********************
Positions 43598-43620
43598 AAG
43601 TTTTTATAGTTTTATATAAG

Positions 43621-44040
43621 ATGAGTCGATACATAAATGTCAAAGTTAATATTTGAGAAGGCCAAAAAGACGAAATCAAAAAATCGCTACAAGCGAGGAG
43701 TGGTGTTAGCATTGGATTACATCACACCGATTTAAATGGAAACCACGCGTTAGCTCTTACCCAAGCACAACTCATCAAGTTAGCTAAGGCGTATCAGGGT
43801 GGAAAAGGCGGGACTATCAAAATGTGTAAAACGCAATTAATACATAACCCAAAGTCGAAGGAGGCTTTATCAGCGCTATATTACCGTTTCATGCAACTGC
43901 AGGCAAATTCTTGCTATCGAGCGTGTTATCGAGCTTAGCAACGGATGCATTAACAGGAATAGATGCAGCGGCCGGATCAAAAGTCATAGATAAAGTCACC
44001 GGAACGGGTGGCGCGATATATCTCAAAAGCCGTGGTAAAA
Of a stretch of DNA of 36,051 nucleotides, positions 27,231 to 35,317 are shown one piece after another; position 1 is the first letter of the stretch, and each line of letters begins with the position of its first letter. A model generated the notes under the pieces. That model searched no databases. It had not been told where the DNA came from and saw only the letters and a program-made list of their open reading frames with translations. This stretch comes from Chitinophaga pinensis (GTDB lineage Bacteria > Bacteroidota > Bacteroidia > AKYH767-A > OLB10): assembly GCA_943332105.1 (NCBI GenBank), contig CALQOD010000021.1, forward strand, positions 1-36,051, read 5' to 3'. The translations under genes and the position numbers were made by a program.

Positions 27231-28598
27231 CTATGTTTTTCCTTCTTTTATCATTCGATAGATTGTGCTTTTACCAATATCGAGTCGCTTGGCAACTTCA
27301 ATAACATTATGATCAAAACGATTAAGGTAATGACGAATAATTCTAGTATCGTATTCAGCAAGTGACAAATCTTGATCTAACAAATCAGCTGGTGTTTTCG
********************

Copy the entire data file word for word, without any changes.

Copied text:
Positions 43598-43620
43598 AAG
43601 TTTTTATAGTTTTATATAAG

Positions 43621-44040
43621 ATGAGTCGATACATAAATGTCAAAGTTAATATTTGAGAAGGCCAAAAAGACGAAATCAAAAAATCGCTACAAGCGAGGAG
43701 TGGTGTTAGCATTGGATTACATCACACCGATTTAAATGGAAACCACGCGTTAGCTCTTACCCAAGCACAACTCATCAAGTTAGCTAAGGCGTATCAGGGT
43801 GGAAAAGGCGGGACTATCAAAATGTGTAAAACGCAATTAATACATAACCCAAAGTCGAAGGAGGCTTTATCAGCGCTATATTACCGTTTCATGCAACTGC
43901 AGGCAAATTCTTGCTATCGAGCGTGTTATCGAGCTTAGCAACGGATGCATTAACAGGAATAGATGCAGCGGCCGGATCAAAAGTCATAGATAAAGTCACC
44001 GGAACGGGTGGCGCGATATATCTCAAAAGCCGTGGTAAAA
Of a stretch of DNA of 36,051 nucleotides, positions 27,231 to 35,317 are shown one piece after another; position 1 is the first letter of the stretch, and each line of letters begins with the position of its first letter. A model generated the notes under the pieces. That model searched no databases. It had not been told where the DNA came from and saw only the letters and a program-made list of their open reading frames with translations. This stretch comes from Chitinophaga pinensis (GTDB lineage Bacteria > Bacteroidota > Bacteroidia > AKYH767-A > OLB10): assembly GCA_943332105.1 (NCBI GenBank), contig CALQOD010000021.1, forward strand, positions 1-36,051, read 5' to 3'. The translations under genes and the position numbers were made by a program.

Positions 27231-28598
27231 CTATGTTTTTCCTTCTTTTATCATTCGATAGATTGTGCTTTTACCAATATCGAGTCGCTTGGCAACTTCA
27301 ATAACATTATGATCAAAACGATTAAGGTAATGACGAATAATTCTAGTATCGTATTCAGCAAGTGACAAATCTTGATCTAACAAATCAGCTGGTGTTTTCG